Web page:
Have you wandered in the wilderness, the sage-brush desolation,
The bunch-grass levels where the cattle graze?
Have you whistled bits of rag-time at the end of all creation,
And learned to know the desert’s little ways?
Have you camped upon the foothills, have you galloped o’er the ranges,
Have you roamed the arid sun-lands through and through?
Have you chummed up with the mesa? Do you know its moods and changes?
Then listen to the wild – it’s calling you.

(Robert Service, “The Call of the Wild”)

Escott North c1920s


¹ John Burke “Buffalo Bill, the Noblest Whiteskin” (G.P. Putnam’s Sons, 1973) p.64
² Burke “Buffalo Bill” p.146-7
³ “Dundee Evening Telegraph”, 16 November 1927
⁴ Escott North “The Saga of the Cowboy” (Jarrolds, 1942) p.vii
⁵ “Dundee Courier” 13 December 1952


© Copyright Geoffrey A. Pocock. All rights reserved. This article may not be reproduced in any form, in part or in full, without prior permission.

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Defending against CHEMICAL WARFARE

Britannia and Eve magazine June 1936 p.25.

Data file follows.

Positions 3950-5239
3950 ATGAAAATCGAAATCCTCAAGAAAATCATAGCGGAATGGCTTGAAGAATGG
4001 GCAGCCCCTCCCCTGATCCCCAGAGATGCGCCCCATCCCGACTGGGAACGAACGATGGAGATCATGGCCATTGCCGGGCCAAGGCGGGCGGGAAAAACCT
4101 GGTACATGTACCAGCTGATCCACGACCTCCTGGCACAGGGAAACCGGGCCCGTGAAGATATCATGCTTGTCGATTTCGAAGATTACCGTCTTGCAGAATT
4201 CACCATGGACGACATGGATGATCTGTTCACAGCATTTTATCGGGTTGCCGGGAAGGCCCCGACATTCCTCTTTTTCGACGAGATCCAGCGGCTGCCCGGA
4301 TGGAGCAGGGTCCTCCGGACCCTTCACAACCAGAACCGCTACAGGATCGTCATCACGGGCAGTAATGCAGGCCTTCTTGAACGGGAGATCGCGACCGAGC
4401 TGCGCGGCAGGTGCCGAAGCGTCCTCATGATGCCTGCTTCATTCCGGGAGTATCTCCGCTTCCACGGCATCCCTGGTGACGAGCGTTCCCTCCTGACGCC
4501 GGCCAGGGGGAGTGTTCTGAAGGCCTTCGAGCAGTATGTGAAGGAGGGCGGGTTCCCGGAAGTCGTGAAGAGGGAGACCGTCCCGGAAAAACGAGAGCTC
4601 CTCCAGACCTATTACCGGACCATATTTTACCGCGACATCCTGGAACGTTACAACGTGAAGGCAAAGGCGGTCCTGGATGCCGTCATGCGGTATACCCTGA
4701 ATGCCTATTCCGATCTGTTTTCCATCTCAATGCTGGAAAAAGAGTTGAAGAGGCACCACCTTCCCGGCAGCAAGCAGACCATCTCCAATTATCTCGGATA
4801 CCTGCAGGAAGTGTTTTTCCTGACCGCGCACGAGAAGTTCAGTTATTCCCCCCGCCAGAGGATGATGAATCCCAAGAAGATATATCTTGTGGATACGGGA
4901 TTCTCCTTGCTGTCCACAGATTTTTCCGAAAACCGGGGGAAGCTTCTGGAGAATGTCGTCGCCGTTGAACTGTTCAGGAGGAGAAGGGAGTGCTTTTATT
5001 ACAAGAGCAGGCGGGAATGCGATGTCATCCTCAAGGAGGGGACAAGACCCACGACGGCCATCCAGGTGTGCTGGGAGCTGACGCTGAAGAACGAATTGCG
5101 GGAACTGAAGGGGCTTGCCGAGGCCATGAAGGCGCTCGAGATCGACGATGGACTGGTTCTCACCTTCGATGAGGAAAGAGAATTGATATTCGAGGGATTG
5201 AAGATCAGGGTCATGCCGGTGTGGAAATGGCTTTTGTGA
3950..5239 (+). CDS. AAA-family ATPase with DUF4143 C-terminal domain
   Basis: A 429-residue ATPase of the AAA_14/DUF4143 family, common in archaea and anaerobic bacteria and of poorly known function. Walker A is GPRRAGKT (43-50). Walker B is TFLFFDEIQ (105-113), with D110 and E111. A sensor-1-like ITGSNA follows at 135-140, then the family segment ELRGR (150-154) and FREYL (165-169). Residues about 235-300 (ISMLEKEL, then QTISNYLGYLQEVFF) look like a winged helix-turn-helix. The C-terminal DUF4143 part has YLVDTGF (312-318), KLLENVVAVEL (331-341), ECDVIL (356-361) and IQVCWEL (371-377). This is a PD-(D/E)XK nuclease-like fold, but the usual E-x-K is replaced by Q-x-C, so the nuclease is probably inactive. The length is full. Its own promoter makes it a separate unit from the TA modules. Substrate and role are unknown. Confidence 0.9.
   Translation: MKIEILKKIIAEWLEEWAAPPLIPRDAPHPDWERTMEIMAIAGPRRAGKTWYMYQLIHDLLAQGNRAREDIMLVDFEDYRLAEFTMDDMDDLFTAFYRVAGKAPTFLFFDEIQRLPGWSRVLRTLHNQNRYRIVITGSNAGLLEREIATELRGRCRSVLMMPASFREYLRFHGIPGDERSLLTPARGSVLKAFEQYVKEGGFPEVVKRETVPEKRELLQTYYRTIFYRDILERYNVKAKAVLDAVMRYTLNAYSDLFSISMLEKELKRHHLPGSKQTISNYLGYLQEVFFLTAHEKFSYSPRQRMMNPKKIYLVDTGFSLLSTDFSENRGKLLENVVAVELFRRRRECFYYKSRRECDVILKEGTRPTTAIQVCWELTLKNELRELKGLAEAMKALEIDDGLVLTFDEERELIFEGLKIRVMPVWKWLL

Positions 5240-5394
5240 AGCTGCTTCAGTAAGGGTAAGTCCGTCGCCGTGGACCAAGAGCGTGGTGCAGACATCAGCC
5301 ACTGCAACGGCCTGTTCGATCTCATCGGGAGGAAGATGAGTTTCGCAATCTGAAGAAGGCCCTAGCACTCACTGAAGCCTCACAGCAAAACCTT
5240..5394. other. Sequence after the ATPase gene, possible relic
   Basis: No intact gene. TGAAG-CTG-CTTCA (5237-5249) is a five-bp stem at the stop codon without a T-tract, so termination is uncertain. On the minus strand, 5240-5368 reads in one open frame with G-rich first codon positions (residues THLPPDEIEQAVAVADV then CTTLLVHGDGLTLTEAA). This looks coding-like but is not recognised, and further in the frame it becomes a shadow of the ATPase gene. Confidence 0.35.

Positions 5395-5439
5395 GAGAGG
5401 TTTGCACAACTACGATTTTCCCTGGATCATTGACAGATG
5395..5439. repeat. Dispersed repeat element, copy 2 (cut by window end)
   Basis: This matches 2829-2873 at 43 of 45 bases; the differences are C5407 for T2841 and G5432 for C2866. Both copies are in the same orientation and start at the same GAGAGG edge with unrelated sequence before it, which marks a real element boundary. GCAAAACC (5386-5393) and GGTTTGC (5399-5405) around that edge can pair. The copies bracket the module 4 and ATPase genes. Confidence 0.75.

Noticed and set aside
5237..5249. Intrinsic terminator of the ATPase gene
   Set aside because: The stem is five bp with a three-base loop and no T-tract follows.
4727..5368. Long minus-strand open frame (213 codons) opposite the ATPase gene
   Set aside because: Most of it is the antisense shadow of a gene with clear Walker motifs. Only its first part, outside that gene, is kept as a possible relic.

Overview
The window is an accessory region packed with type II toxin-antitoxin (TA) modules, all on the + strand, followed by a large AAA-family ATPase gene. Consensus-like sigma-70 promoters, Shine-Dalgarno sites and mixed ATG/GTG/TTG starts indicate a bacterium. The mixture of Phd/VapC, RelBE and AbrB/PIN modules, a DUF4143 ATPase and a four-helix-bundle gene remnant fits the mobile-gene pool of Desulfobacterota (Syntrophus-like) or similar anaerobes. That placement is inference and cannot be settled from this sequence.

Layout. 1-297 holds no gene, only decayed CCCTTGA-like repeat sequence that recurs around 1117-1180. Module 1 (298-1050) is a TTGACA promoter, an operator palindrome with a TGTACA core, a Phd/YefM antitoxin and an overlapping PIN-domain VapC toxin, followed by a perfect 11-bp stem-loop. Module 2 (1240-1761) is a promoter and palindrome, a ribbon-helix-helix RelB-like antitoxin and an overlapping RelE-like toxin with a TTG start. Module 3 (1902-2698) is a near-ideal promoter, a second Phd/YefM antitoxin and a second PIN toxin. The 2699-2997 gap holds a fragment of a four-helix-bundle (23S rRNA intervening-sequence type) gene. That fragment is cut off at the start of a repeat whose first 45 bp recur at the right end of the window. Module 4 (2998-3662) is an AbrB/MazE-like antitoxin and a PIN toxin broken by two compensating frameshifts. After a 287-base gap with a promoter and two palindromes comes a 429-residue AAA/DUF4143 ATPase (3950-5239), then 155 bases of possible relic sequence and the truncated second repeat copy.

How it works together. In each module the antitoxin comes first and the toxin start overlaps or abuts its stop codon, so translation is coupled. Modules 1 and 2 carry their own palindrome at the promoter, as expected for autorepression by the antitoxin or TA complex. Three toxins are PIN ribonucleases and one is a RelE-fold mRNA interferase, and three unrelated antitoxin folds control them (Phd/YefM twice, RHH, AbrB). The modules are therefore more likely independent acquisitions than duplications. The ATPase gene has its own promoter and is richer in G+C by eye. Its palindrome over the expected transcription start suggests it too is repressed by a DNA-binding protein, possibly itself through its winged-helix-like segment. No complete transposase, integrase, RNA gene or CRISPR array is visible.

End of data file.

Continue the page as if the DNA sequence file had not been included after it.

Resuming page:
It can truthfully be said that nowhere, outside the Government Schools, are such facilities available as are offered by the Central Gas School of the Legion of Frontiersmen.

Topic June/July 2017.  We covered the Legion’s work in anti-gas warfare to a certain extent in GAS!!.   Further research recently has shown the extent of the fear – almost terror – of chemical warfare being carried out particularly against Great Britain. This has encouraged us to expand the story of what the Frontiersmen were doing to support the general public and give them advice and help. The use of chemical warfare in countries such as Syria and the warnings that terrorists might attempt to use small scale chemical weapons make this story even more topical. In the years leading up to World War 2, the extraordinary knowledge and skills of the Frontiersmen in dealing with chemical weapons is something which needs further explanation. The story applies mainly to Great Britain as planes had not then been developed with the capability to easily cross large oceans and return.